March 2024 A Criminal Waste of Space - Déjà vu, ja vu, ja vu

by Justice William W. Bedsworth

I’m gonna try this again.

I’ve tried twice to retire, and I’m 0-2. While this corresponds pretty closely to my life’s athletic history, failing to retire seems somehow more embarrassing than grounding out to short.

It’s gotten to where everyone laughs when I mention retirement. I am—as you may have noticed—a man who likes to make people laugh, so that’s not entirely a bad thing. But the specter of an unattended retirement party because everybody thinks it’s a joke has made me more wary of crying “Wolf,” so I think this time it may actually happen.

I think I’m ready this time. People have been telling me for years, “You’ll know when it’s time.” I considered that advice of limited utility until I began actually feeling like it’s time. Before, I felt like the calendar was telling me to retire; now I feel like it’s me.

I’ll be seventy-seven in November, and while that is not exactly “a good round number,”1 it seems like a reasonable finish line for a legal career. By the time my birthday—and retirement—rolls around, I’ll have been working legal jobs for fifty-five years. So my career will have lasted longer than the Berlin Wall, Atari, the Choco Taco, and most French Republics.

It’s also longer than People’s Park lasted in Berkeley. I mention that because that’s both when and where my career started.

I went to law school in Berkeley in the late sixties. I missed the Free Speech Movement, but I was there for People’s Park, Eldridge Cleaver, and tear gas. A lot of tear gas.

Little-known fact: You don’t have to be in an enclosed space for tear gas to disable you. If demonstrators were being gassed anywhere on campus, it would waft up the hill to the law school and empty the patios pretty quickly. Which turned out to be an important thing in my first legal job.

In October of ’69, I landed a job as a cite-checker for Continuing Education of the Bar. It was a great job: I learned law, improved my research and writing skills, and got to work across the street from Blondie’s, the best pizza-by-the-slice take-out place in the free world.

But the best thing about the job was that CEB was a part of the University of California. These were turbulent times, and campus demonstrations sometimes descended into violence. When that seemed imminent, the university would close its doors and order all employees to go home for their own safety.

That included CEB. Our offices were above a furniture store on Telegraph Avenue,2 but we were university employees and were ordered to go home anytime the campus shut down. With pay. So if I was working on Telegraph and the campus closed down, I got paid for whatever I had clocked in for.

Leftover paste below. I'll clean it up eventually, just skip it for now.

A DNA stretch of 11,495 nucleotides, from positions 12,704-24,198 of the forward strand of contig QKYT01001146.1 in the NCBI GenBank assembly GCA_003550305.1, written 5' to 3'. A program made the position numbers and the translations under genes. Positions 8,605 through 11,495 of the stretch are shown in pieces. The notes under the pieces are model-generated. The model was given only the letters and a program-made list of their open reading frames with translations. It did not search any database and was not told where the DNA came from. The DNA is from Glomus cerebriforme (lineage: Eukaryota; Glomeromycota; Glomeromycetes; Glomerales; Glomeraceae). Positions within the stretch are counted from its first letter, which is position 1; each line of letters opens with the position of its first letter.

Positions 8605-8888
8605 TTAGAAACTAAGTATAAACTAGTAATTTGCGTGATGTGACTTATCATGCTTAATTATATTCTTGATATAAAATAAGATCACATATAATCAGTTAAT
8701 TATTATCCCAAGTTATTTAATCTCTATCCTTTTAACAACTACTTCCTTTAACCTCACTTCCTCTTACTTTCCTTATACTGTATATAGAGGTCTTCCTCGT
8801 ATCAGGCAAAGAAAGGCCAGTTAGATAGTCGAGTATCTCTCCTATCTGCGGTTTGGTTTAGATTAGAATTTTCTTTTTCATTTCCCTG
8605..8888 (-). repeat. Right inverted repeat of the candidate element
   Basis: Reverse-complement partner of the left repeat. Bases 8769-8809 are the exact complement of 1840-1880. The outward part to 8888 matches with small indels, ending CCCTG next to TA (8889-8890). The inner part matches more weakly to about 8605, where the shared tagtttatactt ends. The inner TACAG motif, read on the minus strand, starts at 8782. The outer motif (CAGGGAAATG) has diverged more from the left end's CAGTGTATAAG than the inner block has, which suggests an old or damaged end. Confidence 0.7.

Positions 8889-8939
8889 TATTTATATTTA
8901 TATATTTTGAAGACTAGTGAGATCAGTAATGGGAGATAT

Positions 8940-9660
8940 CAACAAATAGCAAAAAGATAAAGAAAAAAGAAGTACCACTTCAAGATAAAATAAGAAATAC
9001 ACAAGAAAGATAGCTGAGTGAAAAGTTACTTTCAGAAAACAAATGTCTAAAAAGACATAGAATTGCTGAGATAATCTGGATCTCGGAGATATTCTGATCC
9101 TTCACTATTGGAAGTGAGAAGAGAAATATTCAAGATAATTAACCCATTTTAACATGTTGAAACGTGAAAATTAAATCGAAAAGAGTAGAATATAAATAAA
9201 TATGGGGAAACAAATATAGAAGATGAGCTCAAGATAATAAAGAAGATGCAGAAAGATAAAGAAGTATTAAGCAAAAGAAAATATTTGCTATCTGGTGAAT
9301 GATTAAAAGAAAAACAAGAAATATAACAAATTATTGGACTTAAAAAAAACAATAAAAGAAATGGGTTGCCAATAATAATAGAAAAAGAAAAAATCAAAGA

These were student jobs, and the hours were flexible. But you were required when you clocked in to say how long you were going to work. You could work from eight to five or you could work from one to two-thirty, but you had to indicate your workday on your timecard when you first checked in.

So when there were expected demonstrations on campus, all the cite-checkers would gather early in the morning, pool our intelligence on how likely the demonstration was to get violent or dangerous, and put in for the appropriate number of hours. On days when we thought campus would shut down, we’d put in for the most hours we could. We got burned occasionally and ended up having to work through Con Law and borrow somebody’s notes, but we also got some lovely paid afternoons in Strawberry Canyon.

I had a bit of a crush on one of the CEB authors. She had an easy smile and a great sense of humor, and—looking back on it—was remarkably forgiving of the incessant style and word usage suggestions her second-year law student checker included with his cite-checked pages. She was working on the second edition of the California Criminal Law Practice Handbook, which covered the area of the law I was most interested in, and I greatly benefitted from conversations with her.

Her name was Kay Werdegar. Yes, that Kay Werdegar. As in Justice Kathryn Werdegar of the California Supreme Court. We later joked about the fact I started my career correcting her work and she ended hers correcting mine.

She also—indirectly—introduced me to our present Chief Justice. After she announced her retirement, Justice Werdegar was deluged with requests for speaking engagements. The San Diego Bar asked her to choose an interviewer for a lunchtime interview. She chose me.

During my introduction of her, my cellphone went off. It’s always an embarrassing moment when you forget to turn off your cellphone for a speaking engagement, but it’s even worse for me. My ringtone is the opening bars of Merle Haggard’s “Mama Tried,” one of the best Country and Western songs of all time.